This morning I suggested that hitters finishing “a triple short of the cycle” isn’t nearly as noteworthy as baseball writers like me seem to think, as it’s happened 172 times already this season.
I figured that alone was stretching the limits of reader interest, but apparently not. A few of you actually asked about the all-time leaders in “a triple short of the cycle” games. As always I turned to the amazing “Play Index” on Baseball-Reference.com for the answer:
Lou Gehrig 42
Babe Ruth 38
Alex Rodriguez 38
Ted Williams 35
Barry Bonds 35
Stan Musial 32
Billy Williams 32
Juan Gonzalez 32
Jimmie Foxx 31
Willie Mays 30
Rogers Hornsby 30
Al Simmons 30
Not a whole lot of surprises on that list, although Billy Williams and Juan Gonzalez are in the midst of a little better company than usual. Lou Gehrig finished “a triple short of the cycle” 42 times, which is an average of once every 51.5 games for the Hall of Famer. Alex Rodriguez is the active leader with 38, followed by Magglio Ordonez with 26 and Albert Pujols with 25.
And now, let’s never speak of this again.
UPDATE: OK, maybe not never again. For a whole lot more on this subject, check out the research done by Wrigleyville23.com. Good stuff.
Yankees first baseman Greg Bird gave his team tons of confidence to hand him the everyday job at first base to start the 2017 regular season, batting .451/.556/1.098 with eight home runs in 51 spring at-bats. But he’s followed that up by hitting .107/.254/.214 through the first month of the regular season.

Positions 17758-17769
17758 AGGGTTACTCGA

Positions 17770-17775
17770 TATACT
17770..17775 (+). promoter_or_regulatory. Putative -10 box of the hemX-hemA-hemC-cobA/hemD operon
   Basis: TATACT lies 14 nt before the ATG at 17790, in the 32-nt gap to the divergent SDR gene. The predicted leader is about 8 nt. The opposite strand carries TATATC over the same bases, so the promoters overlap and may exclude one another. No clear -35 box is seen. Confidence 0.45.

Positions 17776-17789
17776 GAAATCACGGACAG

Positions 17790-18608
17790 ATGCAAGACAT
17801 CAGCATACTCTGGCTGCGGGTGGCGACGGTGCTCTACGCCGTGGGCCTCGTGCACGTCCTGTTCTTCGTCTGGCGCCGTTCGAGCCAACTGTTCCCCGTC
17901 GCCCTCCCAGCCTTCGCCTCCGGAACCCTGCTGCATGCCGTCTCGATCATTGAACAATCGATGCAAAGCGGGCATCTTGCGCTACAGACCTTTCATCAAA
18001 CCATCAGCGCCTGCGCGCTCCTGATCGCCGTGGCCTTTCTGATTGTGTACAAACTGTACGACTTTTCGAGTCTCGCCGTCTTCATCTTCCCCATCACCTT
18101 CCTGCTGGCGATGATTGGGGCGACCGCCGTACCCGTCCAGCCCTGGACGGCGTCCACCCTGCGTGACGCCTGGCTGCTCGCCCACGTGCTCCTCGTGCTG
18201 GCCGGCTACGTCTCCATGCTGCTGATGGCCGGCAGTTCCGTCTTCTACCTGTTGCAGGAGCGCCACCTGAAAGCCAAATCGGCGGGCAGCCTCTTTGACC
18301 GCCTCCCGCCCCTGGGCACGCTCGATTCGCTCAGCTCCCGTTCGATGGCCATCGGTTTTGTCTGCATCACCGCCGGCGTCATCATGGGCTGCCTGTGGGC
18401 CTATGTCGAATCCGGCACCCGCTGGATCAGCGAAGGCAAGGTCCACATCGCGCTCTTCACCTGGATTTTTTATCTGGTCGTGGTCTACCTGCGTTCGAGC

GM Brian Cashman doesn’t have any intent to demote Bird back to Triple-A Scranton/Wilkes-Barre, MLB.com’s Bryan Hoch reports. Cashman said, “It’s not even an option for me in my mind right now, at all.”
Bird didn’t start Sunday’s game against the Orioles, a 7-4 loss in 11 innings. Lefty Wade Miley started for the Orioles, prompting manager Joe Girardi to put Chris Carter into the lineup at first base. If Bird isn’t able to figure things out, Carter might have an increased role on the team.
Rays starter Chris Archer threw his first pitch to Blue Jays outfielder Jose Bautista behind the slugger’s back with one out in the first inning of Sunday afternoon’s game in Toronto. Bautista and Archer then had a staredown. Home plate umpire Jim Wolf issued warnings to both teams. Bautista ultimately flied out to right field and he appeared to have a quick word with Archer on his way back to the dugout.
Archer could have been exacting revenge — euphemistically known as “protecting his teammate” — because Jays reliever Joe Biagini hit Rays outfielder Steven Souza in the seventh inning of Saturday’s game. Souza was forced to leave the game and underwent an X-ray, which came back negative. He was held out of Sunday’s lineup. Biagini’s pitch did not appear to be intentional.
The Jays won Sunday’s contest 3-1 with no further incident. The two clubs meet again in Tampa for a three-game series starting on May 5, so we’ll see if Sunday was the last of the bad blood between them.